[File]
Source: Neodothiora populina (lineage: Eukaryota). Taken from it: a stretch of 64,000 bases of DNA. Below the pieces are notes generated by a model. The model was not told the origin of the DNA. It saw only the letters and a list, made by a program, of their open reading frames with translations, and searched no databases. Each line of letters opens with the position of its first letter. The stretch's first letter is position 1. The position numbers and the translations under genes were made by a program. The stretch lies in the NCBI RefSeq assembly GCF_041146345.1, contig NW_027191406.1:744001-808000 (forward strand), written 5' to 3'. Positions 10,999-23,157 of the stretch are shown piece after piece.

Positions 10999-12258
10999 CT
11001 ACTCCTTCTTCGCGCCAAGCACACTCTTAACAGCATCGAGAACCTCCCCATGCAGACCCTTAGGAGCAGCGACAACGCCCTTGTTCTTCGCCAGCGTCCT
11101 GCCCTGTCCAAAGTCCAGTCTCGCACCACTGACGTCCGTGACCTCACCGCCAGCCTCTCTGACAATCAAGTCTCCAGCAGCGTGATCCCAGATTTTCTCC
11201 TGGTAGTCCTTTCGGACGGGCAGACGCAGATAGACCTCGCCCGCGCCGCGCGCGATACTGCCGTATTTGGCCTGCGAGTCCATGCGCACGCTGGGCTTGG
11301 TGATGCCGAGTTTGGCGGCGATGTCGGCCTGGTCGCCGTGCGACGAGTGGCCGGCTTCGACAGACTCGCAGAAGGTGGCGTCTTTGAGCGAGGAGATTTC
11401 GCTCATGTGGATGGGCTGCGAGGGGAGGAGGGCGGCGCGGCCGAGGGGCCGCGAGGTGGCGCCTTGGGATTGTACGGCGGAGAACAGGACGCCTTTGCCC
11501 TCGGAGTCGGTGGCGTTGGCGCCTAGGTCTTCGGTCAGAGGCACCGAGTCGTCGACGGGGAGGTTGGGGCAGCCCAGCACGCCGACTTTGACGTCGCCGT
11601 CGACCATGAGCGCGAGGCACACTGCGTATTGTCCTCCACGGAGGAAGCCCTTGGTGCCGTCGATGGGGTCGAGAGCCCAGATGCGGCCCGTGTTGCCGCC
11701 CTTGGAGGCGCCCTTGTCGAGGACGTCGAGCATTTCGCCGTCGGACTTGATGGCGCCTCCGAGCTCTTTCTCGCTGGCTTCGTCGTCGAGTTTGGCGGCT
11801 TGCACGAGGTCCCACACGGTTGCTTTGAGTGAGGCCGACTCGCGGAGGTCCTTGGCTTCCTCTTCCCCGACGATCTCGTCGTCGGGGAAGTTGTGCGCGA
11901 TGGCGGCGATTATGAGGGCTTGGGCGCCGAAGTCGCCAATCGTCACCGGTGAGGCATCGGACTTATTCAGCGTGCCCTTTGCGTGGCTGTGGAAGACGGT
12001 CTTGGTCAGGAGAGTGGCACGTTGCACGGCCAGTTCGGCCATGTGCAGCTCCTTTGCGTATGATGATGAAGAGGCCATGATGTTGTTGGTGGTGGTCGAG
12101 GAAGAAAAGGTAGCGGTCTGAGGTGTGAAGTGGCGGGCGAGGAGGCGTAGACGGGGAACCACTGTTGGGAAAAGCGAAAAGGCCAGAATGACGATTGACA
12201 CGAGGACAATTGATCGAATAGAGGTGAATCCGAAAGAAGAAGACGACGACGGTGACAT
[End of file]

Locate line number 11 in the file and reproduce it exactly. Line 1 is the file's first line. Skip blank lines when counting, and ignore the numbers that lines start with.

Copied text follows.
11701 CTTGGAGGCGCCCTTGTCGAGGACGTCGAGCATTTCGCCGTCGGACTTGATGGCGCCTCCGAGCTCTTTCTCGCTGGCTTCGTCGTCGAGTTTGGCGGCT